I kept trying to force my KO list into situations where it was not well positioned and it did not end well. There was a joke going around that Hammerfest 2021 wrecked me as I went 1-2 or 1-1-1 in every local tournament through the end of the year. The only other GT I played in was the Austin Open where I took the exact same list from Hammerfest and dug out a 3-2 but did not leave feeling like I did a good job. In spite of my club doing what they could to get me prepared I was not in the right mental space to understand what I was doing wrong (which was nothing). There is an inherent randomness to wargames and our place in it is to mitigate that randomness. The tools we have available are fairly limited in that respect as well: perfect play, solid lists, practice, but in the end the dice are still the masters of the day. In spite of decades of playing various games that have randomness baked in, dice games have always been tough for me to accept. I am a statistician by trade and knowing the probability of things happening really skews you toward bad risk/reward plays.
The best thing that happened during this timeframe was the realization that list building and theory crafting was just as fun as playing and it is where my real skillset lies. Since then I’ve been helping build and tune lists for our locals. It has been awesome seeing my ideas and work take struggling players to winning records and even a few 4-1 finishes where previously they were happy with a 1-4.
You mentioned list building, what is your approach to it? Do you set aside a certain number of points for an anvil or a hammer for example or is it around playing on a certain strength?
It tends to be more holistic rather than a step by step process, but the first step is almost always answering, “What do I want this list to do?” Sometimes that can be as simple as, “Unleash a devastating alpha strike.” or could be as complex as, “Execute this obscure gimmick that will pin my opponent in their deployment zone, while winning the attrition game via stacked bravery penalties.”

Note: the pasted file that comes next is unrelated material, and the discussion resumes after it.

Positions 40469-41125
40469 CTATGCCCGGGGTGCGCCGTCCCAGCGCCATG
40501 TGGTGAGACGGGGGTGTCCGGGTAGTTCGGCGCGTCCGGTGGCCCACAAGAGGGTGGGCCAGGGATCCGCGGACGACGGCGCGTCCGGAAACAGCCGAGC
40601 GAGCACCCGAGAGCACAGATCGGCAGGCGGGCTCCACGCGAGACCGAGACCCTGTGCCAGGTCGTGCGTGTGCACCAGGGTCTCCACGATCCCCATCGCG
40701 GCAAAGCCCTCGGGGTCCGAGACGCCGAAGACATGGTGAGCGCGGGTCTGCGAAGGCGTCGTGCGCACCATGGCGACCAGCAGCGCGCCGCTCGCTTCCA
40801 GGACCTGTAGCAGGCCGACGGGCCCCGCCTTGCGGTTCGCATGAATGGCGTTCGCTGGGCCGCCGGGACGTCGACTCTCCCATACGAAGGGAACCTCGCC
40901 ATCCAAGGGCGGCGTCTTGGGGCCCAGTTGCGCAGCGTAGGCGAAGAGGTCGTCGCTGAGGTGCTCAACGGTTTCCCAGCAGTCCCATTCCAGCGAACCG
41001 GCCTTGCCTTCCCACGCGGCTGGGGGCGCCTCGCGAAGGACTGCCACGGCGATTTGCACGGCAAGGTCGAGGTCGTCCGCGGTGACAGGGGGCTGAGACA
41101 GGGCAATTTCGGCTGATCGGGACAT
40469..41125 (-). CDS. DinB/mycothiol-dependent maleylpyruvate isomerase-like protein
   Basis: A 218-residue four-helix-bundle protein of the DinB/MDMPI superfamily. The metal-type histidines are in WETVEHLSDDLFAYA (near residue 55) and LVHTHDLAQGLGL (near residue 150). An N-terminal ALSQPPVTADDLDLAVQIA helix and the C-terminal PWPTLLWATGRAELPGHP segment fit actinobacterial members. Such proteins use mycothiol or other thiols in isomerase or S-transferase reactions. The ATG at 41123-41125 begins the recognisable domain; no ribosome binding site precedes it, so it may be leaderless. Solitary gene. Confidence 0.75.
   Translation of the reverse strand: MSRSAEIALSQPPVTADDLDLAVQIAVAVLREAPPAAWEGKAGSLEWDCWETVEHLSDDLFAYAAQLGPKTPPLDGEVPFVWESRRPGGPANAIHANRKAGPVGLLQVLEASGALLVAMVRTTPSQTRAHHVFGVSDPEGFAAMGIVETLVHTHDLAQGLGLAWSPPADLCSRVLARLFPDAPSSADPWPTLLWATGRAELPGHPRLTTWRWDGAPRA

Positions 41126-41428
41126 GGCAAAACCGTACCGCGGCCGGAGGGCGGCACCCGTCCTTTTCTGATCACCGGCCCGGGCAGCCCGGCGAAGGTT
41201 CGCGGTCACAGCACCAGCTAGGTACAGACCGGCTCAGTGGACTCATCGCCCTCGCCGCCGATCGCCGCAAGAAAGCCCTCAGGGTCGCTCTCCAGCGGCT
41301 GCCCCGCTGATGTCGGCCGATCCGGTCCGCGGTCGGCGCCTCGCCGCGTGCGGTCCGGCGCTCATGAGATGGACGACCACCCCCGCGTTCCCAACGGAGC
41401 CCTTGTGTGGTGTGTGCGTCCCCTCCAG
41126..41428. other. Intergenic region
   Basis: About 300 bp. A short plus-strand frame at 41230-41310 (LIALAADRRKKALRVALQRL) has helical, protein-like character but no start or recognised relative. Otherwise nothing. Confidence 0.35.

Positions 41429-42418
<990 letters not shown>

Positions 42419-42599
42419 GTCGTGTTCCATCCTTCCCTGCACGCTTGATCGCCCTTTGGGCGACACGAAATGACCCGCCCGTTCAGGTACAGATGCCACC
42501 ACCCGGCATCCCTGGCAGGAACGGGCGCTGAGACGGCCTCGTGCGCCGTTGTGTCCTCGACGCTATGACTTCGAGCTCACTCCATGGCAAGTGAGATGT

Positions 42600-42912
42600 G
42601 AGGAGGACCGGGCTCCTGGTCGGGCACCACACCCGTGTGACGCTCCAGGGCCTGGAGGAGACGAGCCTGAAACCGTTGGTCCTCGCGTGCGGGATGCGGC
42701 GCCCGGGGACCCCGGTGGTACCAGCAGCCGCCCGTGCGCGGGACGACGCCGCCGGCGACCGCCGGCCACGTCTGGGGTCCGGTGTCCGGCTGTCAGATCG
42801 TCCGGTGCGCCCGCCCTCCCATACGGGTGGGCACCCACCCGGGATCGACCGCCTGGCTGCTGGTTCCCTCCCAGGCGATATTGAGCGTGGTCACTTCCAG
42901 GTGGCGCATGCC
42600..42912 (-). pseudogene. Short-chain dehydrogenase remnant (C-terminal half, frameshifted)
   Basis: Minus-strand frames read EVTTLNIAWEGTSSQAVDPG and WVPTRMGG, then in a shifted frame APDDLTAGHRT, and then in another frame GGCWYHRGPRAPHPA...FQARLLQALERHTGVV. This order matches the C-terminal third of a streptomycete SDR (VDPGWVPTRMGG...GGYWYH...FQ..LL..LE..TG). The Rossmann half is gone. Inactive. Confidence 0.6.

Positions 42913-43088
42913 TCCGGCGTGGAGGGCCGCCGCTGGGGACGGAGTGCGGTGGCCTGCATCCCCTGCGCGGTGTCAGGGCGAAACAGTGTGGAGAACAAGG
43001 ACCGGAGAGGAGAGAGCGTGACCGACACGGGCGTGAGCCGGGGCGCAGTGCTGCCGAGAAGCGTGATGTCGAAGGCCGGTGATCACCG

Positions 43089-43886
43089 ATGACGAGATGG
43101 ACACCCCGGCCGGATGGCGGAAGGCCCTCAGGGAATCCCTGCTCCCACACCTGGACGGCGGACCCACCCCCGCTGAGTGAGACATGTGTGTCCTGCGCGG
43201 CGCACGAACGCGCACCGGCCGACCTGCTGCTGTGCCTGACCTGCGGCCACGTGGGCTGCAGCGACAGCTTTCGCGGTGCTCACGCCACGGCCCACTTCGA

When helping others theorycraft it is most important to understand what they want to get out of the list when they play it. Asking the above question is just the ground work so that you do not waste time building something that, “It just wins,” when their goal is really, “Do this awesome thing with this centerpiece model I spent a hundred hours painting.” It can be really hard to get there because often players don’t fully understand themselves what it is they want out of a list, but once you get there they will often build themselves.
For me personally, I am a speed freak, I want go fast and I want to go hard. That plays into my army selection to a great extent, and it’s there if you look at the lists I’ve played. Kharadron, Stormcast Dragons, and eventually Tempest Eye, speed and shooting are the hallmarks of what I want to do.
As for filling in the blanks on list building, I like to find some build around piece, and it’s often not a hammer or an anvil, but force multipliers. In my Tempest Eye lists the Hurricanum is the unit everything keys off of, and the entire army exists to exploit the force multipliers while protecting the boss. In my Stormcast lists it was the Knight Incantor/s who provided a level of counterplay and disruption to how an opponent might want to stop whatever it was that was supporting them.
I think this is a great point, as a lot of people may look at the meta and see a certain army with a 60% win rate and think ‘I should play those, they’re winning all the time’. But, that army may not suit them in their play style or aesthetically.
In a way, the old ‘rule of cool’ really does come into it?